The Disease

Economic impact results mostly from productivity losses caused by the disease
Discover the causes here


Based on a survey of swine veterinarians, the value of productivity losses and increased animal health costs in pigs affected by ileitis in the finishing phase was estimated to be USD4.65 per marketed pig.Based on results from case-control and experimental challenge studies, the value of productivity losses caused by ileitis in the finishing phase ranged from USD5.98 to USD17.34 per marketed pig.The cost of the variation in growth caused by ileitis makes it more difficult to feed and market pigs, this adding to the cost of the disease.The money spent on animal health interventions, such as vaccines, antimicrobials, veterinary services and diagnostics must be weighed against the benefit of reducing the productivity losses caused by ileitis.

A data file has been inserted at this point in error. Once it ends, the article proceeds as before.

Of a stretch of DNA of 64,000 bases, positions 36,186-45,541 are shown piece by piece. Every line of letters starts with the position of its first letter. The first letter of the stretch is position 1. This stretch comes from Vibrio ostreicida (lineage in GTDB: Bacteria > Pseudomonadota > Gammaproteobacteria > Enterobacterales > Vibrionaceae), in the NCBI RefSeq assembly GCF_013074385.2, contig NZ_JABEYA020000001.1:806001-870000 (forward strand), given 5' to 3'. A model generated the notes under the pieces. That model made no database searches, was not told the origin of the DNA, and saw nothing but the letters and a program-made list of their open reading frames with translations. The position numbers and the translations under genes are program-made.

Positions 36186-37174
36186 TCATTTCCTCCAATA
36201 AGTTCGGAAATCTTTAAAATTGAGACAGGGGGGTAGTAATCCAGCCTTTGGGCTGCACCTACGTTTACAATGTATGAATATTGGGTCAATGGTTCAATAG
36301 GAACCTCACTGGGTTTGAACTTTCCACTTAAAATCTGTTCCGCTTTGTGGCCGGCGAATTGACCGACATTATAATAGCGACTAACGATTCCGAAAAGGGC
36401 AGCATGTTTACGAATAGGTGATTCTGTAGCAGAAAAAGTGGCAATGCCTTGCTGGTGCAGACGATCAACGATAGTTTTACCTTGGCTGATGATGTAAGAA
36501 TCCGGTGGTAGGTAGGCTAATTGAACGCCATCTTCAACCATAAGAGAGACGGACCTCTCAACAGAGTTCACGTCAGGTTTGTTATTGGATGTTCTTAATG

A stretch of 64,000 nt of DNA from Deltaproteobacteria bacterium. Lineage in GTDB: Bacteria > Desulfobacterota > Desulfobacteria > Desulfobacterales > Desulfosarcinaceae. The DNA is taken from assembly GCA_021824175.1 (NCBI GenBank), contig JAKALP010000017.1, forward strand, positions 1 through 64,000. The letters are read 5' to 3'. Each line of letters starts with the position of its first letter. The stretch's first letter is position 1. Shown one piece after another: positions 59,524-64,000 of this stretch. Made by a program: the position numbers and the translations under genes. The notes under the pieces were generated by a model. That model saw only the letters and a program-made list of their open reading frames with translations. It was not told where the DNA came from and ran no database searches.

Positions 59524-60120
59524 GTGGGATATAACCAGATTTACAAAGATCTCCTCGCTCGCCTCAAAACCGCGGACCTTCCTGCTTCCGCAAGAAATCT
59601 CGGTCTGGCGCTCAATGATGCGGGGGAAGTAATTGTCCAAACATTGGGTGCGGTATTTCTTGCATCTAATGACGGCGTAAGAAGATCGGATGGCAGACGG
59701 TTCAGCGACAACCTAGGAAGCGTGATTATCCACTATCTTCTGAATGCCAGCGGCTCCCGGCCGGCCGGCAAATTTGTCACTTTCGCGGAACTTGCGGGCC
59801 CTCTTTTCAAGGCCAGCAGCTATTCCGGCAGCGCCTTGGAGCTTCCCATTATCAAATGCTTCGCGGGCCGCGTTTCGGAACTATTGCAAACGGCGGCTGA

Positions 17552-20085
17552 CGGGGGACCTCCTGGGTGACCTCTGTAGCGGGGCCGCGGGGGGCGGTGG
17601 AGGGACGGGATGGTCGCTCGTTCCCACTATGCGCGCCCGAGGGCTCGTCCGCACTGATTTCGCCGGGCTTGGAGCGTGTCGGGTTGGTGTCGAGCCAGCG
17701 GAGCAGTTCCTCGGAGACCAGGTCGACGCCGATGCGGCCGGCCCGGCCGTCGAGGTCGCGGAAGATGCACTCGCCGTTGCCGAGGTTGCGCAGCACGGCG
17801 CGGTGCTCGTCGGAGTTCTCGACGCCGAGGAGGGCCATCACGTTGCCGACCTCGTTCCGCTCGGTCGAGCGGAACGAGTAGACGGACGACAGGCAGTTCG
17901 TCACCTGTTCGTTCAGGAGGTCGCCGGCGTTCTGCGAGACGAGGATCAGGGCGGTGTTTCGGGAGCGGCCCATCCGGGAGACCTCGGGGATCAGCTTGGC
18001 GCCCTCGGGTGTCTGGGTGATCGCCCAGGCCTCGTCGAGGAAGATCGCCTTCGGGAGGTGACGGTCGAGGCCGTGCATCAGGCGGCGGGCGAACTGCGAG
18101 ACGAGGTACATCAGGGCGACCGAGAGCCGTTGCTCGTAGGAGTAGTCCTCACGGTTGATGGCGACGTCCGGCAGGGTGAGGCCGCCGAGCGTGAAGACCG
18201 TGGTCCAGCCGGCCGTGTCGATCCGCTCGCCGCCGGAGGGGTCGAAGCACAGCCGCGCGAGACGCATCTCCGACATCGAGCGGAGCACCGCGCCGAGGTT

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L. intracellularis is a gram-negative rod with a sigmoid or curved shape and with a single long flagellum.
History and Etiology of ileitis
Not much is known about the epidemiology of L. Intracellularis.

Epidemiology of ileitis

L. Intracellularis has specific infectious mechanisms, and generally appears in the growing and finishing stages.

Pathogenesis of L. Intracellularis

The symptoms of ileitis in pigs are diverse, and include hemorrhagic or acute, chronic and subclinical.

Clinical signs and forms of ileitis

Diagnosing ileitis involves considering four important factors

Diagnosis of ileitis

Ileitis outbreaks must be treated immediately to reduce losses

Treatment of ileitis

The best preventative option for ileitis depends on the specific farm

Prevention of ileitis

The indications are that nearly all pig populations are susceptible to Lawsonia Intracellularis

Prevalence of ileitis

The ban on antimicrobial growth promoters in the EU affected the kinetics of the infection in different pig diseases

Potential impact of the reduction of antibiotics